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Component Object Model+ (COM+) is a binary interoperability standard defined by Microsoft that specifies a model for distributed object communication. COM+ defines communication by separating objects into clients and servers. The client is defined as an object that wants to access a particular service, while the server is an object that provides service. The client and server can communicate with each other independently of the programming language in which they are defined and independently of the operating system that lies between them.
COM is a language-neutral way of implementing objects that can be used in environments different from the one in which they were created, even across machine boundaries. For well-authored components, COM allows reuse of objects with no knowledge of their internal implementation, as it forces component implementers to provide well-defined interfaces that are separate from the implementation. The different allocation semantics of languages are accommodated by making objects responsible for their own creation and destruction through reference-counting. Casting between different object interfaces is achieved through the QueryInterface() function. The preferred method of inheritance within COM is the creation of sub-objects to which method calls are delegated.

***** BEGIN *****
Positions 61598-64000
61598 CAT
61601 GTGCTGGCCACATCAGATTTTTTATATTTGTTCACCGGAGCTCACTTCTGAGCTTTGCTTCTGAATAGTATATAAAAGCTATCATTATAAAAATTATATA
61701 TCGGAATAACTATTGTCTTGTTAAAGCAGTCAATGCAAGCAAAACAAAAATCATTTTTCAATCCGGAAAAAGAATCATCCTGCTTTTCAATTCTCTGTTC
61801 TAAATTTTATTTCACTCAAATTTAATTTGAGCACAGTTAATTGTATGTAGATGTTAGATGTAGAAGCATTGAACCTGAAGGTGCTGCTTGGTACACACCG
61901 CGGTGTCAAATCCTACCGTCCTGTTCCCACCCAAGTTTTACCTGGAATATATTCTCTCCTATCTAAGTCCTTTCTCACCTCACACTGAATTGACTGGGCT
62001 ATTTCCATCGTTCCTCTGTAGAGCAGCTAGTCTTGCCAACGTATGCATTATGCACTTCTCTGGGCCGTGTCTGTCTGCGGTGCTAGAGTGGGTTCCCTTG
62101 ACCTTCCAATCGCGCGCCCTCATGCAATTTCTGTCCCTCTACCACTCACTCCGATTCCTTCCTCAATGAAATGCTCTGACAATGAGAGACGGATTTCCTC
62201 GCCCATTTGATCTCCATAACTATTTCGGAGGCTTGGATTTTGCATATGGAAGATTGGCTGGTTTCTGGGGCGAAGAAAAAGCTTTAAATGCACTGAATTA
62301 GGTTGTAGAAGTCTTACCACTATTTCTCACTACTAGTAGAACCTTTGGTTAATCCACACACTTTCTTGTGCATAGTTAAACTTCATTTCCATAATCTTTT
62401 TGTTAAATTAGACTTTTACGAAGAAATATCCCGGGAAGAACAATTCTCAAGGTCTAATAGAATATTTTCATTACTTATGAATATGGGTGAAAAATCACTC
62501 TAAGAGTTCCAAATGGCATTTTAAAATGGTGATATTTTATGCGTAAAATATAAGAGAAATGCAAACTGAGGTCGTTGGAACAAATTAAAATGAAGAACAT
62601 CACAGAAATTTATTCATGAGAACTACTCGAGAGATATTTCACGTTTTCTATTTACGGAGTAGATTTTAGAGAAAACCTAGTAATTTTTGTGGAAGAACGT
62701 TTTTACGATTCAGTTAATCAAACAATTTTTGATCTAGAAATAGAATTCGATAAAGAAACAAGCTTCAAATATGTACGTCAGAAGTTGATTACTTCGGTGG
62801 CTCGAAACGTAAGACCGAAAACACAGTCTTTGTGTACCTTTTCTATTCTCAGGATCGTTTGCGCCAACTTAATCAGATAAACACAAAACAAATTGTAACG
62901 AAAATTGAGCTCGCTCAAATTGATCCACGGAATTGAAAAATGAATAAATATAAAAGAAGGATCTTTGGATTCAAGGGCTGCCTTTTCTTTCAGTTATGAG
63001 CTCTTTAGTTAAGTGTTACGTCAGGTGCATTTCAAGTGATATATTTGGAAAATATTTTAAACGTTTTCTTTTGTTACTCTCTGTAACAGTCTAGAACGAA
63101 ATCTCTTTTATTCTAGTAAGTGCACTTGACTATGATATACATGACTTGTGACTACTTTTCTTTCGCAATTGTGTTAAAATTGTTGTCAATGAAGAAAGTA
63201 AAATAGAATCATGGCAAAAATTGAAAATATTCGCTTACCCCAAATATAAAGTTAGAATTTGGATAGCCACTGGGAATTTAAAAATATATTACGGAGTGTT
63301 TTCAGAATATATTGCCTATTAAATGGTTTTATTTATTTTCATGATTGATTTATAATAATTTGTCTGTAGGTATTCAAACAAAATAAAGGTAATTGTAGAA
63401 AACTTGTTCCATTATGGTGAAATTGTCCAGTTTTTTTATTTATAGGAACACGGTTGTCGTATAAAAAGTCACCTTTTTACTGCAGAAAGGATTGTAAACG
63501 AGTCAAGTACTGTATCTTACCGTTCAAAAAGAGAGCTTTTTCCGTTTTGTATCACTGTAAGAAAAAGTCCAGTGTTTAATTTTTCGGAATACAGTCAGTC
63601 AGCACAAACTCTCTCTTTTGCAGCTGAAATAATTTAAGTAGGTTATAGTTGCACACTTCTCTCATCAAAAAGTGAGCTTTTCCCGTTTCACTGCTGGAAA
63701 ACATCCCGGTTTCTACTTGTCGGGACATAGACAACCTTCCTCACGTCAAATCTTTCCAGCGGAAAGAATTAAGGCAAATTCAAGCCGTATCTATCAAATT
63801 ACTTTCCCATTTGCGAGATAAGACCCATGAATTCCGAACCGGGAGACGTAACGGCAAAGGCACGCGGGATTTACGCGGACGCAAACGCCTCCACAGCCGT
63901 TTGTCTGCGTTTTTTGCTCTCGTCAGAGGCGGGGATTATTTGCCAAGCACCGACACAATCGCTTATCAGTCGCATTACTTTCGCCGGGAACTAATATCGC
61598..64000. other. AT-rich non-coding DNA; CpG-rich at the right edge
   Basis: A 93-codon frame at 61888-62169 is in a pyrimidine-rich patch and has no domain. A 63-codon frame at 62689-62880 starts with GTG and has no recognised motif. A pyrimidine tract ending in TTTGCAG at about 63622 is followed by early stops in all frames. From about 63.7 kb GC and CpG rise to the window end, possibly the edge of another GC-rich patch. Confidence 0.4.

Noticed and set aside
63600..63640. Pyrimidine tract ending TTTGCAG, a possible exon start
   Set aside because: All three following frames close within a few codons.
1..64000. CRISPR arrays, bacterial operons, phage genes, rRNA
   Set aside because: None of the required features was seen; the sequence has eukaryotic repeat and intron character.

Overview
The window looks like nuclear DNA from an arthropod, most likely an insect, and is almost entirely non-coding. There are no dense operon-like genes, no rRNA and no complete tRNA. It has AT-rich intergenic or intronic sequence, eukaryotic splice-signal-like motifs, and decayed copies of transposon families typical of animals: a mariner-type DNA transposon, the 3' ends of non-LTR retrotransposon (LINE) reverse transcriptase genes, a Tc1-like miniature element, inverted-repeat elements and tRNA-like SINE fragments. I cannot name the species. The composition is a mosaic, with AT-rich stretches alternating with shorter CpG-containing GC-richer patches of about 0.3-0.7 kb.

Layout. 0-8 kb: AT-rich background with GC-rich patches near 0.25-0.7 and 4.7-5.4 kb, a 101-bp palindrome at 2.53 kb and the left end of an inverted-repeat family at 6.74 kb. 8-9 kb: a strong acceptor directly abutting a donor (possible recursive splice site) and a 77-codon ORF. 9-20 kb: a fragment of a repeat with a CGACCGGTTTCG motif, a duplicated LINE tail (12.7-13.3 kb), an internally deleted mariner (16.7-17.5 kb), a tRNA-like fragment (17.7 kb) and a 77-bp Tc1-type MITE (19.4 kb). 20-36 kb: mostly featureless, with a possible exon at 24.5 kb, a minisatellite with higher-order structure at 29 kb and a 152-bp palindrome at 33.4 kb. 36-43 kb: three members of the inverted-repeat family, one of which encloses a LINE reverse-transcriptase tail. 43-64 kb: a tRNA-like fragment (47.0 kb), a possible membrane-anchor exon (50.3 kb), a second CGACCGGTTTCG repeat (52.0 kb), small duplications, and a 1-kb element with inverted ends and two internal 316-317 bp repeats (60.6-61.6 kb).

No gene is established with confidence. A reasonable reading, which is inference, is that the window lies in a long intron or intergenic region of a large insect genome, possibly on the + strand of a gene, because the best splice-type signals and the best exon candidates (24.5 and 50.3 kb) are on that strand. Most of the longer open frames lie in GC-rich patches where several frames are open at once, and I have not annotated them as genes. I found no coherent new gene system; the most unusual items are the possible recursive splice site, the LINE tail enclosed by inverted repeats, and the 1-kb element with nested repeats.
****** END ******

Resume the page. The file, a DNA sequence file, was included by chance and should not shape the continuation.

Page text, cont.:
The basic COM specification only established a distributed communication model between a client and a server without any performance optimizations. COM+ can be considered a successor to COM, with features related to Microsoft Transaction Server (MTS).
COM+ provides the following features:
To ensure reliability, COM+ uses a memory activation mechanism. With this mechanism, the amount of virtual memory is calculated prior to the creation of a server object. If less memory is available, the activation or creation of a COM+ object fails. Thus, COM+ components cannot suffer a software crash due to overload.